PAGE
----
Padua's version of the Sistine Chapel, the Cappella degli Scrovegni houses one of Italy's great Renaissance masterpieces – a striking cycle of Giotto frescoes. Dante, da Vinci and Vasari all honour Giotto as the artist who ended the Dark Ages with these 1303–05 paintings, whose humanistic depiction of biblical figures was especially well suited to the chapel Enrico Scrovegni commissioned in memory of his father (who as a moneylender was denied a Christian burial).
It's a simple brick building, with little indication from the outside of what lies within. It took Giotto two years to finish the frescoes, which tell the story of Christ from Annunciation to Ascension. Scrovegni's chapel once adjoined the family mansion (demolished in 1824) – the city of Padua acquired the chapel in 1881.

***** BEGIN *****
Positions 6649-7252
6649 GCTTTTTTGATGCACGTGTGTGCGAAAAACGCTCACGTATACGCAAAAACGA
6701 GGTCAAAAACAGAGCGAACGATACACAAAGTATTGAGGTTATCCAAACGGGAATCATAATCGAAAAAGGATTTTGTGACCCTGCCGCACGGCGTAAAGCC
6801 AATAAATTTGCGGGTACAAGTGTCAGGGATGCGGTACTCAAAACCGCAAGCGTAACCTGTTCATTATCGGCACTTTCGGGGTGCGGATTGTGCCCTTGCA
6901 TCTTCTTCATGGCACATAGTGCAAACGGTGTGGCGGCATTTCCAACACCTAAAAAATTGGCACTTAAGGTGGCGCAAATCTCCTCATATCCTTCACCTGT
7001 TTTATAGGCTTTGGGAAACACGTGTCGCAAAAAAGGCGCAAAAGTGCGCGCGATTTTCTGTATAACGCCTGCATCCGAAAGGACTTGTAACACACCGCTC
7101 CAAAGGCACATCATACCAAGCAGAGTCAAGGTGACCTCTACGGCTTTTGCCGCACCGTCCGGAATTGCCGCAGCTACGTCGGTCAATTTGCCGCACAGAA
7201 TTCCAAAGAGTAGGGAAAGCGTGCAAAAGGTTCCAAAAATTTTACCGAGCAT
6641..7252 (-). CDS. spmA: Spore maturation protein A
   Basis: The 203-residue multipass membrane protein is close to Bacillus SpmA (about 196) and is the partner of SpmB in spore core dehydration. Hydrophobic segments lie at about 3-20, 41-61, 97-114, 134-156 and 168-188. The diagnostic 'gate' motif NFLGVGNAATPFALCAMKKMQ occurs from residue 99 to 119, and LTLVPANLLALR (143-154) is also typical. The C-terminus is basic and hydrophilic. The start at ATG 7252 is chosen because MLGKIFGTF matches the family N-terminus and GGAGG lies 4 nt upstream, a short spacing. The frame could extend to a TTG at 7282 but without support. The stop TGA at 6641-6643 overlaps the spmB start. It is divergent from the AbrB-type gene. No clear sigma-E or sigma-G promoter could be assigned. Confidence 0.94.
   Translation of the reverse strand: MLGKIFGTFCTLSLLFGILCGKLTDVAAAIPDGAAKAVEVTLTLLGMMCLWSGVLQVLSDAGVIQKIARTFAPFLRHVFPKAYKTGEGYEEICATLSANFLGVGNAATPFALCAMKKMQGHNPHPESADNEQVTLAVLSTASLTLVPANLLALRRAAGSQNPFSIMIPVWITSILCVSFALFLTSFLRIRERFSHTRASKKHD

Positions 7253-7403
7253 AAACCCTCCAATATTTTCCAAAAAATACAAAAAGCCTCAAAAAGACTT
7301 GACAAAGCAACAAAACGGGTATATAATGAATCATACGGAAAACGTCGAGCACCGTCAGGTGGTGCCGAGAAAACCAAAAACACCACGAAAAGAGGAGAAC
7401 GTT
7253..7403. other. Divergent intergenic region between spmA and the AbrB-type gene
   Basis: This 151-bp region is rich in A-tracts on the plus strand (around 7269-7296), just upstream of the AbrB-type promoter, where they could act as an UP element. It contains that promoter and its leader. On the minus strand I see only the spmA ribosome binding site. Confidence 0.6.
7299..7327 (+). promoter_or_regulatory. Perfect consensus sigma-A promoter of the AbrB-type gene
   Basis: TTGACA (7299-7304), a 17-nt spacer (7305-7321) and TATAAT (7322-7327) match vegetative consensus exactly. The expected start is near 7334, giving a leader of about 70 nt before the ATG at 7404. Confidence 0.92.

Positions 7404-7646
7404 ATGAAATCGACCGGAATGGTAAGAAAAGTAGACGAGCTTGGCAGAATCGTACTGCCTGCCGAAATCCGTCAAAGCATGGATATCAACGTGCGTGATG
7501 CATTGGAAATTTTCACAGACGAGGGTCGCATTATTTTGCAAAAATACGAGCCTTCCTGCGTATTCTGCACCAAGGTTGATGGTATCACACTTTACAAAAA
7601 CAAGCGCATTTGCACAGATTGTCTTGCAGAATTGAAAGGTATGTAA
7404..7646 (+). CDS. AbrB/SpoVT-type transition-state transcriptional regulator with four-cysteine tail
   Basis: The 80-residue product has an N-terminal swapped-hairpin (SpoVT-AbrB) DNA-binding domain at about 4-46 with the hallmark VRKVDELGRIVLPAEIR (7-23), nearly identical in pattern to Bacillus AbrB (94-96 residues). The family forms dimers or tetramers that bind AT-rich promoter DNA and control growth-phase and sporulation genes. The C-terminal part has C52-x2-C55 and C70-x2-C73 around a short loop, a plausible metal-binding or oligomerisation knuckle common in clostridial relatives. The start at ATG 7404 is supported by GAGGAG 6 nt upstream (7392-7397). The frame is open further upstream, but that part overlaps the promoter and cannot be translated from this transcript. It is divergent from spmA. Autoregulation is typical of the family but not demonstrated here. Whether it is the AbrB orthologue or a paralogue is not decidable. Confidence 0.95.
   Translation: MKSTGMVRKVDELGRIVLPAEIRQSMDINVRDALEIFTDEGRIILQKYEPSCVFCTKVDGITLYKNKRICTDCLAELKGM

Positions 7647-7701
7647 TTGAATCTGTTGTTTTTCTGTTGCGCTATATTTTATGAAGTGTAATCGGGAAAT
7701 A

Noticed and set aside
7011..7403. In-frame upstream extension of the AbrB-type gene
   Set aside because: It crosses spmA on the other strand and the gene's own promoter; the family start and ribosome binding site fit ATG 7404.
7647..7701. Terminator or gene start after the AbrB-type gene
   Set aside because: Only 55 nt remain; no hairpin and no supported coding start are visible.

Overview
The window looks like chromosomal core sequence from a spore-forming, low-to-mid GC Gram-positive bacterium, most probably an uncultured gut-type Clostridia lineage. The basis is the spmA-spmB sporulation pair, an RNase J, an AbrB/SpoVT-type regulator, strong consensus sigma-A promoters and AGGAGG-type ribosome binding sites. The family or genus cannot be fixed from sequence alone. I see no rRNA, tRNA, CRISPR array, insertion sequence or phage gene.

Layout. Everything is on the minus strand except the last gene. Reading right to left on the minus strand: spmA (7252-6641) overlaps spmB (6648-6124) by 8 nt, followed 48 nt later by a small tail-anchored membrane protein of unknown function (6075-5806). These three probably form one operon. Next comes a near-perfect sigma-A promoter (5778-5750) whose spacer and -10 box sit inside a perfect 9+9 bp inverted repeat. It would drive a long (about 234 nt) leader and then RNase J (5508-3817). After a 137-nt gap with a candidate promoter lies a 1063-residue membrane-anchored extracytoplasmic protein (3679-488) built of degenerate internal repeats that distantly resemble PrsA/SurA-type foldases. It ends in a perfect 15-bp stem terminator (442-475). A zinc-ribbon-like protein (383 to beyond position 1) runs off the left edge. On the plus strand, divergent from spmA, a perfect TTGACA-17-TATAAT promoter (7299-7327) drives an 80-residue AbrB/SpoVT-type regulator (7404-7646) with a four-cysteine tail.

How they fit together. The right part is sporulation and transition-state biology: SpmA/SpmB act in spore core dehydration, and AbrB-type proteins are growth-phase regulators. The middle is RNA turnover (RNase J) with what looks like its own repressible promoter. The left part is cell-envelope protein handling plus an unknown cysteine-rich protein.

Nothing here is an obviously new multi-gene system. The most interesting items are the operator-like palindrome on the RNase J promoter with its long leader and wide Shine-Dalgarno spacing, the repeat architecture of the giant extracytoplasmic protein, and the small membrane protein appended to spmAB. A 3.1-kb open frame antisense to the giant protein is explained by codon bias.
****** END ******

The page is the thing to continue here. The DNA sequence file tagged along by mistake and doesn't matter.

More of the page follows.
Giotto's moving, modern approach helped change how people saw themselves: no longer as lowly vassals, but as vessels for the divine, however flawed. And where medieval churchgoers had been accustomed to blank stares from saints perched on high thrones, Giotto introduced biblical figures as characters in recognisable settings. Onlookers gossip as middle-aged Anne tenderly kisses Joachim, and Jesus stares down Judas as the traitor puckers up for the fateful kiss. Giotto also used unusual techniques such as impasto, building paint up into 3D forms. A 10-minute introductory video provides some helpful insights before you enter the church itself.
Visits must be pre-booked. Tickets are available at the Musei Civici agli Eremitani, where you access the chapel, or at the tourist office. Chapel visits last 15 to 20 minutes (depending on the time of year), plus another 10 minutes for the video. Arrive at least 15 to 30 minutes before your tour starts, or an hour before if you want to get around the Musei Civici agli Eremitani beforehand.